Wednesday, 4 December 2013

Jeopardizing Social Justice with Science and Technology

A Reaction Paper on Catching Fire Using the STS Standpoint

Watching Catching Fire thoroughly, one can observe that it does not completely fall on the science fiction category. Though it depicted scientific breakthroughs and technological milestones, it is more of a film that critiques the politics of today’s society masked with a futuristic face. It is a blend of a political allegory and scientific motion picture figment.

The story follows Katniss Everdeen, a brave lady from the District 12 who captured the attention of the “elites” in the Capitol after winning the 74th Hunger Games with her fellow player from the area, Peeta Mellark. In this second instalment of the Hunger Games trilogy, Katniss continues her fight to equity as the issue of social ranking in their generation is very much evident (as portrayed by the unequal social perception to and level of extravagance present in each districts).

Although it remained true to its satirical theme (attacking the social injustice nowadays and the consequence it brought, i.e. coups and rebellions), it certainly did not fail to convey on the one hand the vitality of that mask it used.

The televised game of death, Hunger Games, is actually based on the principles of science (the theory of natural selection stating that the fittest are the likely ones to survive) and technology (the communication platforms and the arena of the game itself). In fact, in the latter part, the film showcased the advent of technology in the future—the creation of artificial lightning, that served as a crucial hint for the movie’s heroine to temporarily end the immoral competition.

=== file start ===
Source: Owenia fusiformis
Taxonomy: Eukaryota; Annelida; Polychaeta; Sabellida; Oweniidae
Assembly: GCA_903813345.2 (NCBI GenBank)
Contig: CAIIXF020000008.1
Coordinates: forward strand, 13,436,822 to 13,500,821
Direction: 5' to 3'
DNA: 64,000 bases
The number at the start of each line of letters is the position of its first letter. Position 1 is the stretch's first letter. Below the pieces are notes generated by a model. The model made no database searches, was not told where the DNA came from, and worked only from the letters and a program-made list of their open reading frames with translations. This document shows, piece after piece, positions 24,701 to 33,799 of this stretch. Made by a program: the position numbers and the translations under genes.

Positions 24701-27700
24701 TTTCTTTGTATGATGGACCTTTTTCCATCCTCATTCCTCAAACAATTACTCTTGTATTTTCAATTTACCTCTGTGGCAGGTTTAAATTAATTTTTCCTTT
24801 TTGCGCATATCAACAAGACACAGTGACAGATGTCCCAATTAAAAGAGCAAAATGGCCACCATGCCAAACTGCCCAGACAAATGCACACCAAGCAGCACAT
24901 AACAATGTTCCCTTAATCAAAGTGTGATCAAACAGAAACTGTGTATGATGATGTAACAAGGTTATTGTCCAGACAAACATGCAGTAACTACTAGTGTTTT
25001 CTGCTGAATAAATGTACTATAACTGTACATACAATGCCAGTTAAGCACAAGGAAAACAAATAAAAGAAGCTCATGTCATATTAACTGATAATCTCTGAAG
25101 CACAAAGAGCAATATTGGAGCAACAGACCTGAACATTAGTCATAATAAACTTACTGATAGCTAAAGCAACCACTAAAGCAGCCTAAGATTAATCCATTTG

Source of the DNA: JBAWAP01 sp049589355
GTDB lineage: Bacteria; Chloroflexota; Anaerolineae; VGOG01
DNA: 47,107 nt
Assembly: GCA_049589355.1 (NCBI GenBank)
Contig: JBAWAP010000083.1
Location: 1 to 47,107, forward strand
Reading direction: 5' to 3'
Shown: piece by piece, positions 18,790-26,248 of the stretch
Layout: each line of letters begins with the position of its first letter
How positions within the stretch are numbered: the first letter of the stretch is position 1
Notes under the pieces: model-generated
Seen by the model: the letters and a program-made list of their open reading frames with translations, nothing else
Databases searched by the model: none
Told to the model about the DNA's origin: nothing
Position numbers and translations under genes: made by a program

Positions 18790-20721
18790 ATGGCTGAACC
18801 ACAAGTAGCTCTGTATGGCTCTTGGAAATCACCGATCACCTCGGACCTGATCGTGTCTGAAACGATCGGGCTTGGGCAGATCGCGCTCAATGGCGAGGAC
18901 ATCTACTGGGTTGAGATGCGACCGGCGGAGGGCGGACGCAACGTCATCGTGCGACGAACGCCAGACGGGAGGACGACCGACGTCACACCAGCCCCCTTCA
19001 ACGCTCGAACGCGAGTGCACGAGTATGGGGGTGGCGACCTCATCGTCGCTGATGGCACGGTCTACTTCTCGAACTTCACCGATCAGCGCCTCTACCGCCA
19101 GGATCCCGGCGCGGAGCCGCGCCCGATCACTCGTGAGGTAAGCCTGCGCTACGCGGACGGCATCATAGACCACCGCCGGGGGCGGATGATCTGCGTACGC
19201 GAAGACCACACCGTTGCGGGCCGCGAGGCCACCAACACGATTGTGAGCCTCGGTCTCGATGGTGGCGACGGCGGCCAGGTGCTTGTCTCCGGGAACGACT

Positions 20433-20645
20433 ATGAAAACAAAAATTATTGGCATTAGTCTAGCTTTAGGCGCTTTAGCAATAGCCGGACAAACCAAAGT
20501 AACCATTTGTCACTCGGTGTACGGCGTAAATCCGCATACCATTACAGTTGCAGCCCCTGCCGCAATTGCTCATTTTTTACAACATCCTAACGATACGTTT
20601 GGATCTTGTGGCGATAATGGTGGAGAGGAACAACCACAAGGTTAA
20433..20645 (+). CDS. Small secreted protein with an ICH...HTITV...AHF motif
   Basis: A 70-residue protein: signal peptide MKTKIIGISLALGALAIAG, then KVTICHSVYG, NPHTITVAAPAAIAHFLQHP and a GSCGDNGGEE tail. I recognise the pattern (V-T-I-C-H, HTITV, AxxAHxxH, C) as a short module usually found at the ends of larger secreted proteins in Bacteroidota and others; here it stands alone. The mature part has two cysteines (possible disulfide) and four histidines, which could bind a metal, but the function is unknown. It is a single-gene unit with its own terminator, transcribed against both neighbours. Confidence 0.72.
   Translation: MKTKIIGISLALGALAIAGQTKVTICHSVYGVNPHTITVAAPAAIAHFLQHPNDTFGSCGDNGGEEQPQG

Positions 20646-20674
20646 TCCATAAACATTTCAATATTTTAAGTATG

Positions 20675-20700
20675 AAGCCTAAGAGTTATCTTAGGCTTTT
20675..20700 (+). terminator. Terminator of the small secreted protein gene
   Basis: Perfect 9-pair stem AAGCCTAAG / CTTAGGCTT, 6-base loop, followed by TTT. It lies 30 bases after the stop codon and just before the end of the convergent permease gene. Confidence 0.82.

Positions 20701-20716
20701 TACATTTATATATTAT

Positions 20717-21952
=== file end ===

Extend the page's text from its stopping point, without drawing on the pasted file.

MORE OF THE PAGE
In this sense, science and technology are both double-edged swords that pose two results: for the development or for the destruction of the society. Catching Fire is a depiction of the latter. As it was used to establish a 75-year-old game, it led to a fragmented society wanting to escape from its present situation and to live in a better tomorrow.

It is through this illustration and representation that the film industry is used to address to people how science and technology matter. More than a seemingly feigned two-hour entertainment, it is a wake-up call. The power-hunger, in order to be more powerful, is ready to utilize the facets of science and technology. This is in spite of the societal welfare being compromised, jeopardized.

Getting a glimpse of Katniss’ and her nation’s fight to fairness, all we can do now is to wait for Mocking Jay to be immortalized in motion pictures and see how the story comes into a victorious ending. While doing so, why don’t we use that mask employed in the film to mask up and conquer whatever injustice our society is facing today, just like Katniss and her nation, in hope for a better tomorrow.

[Emmy Borromeo, 2010-28664]

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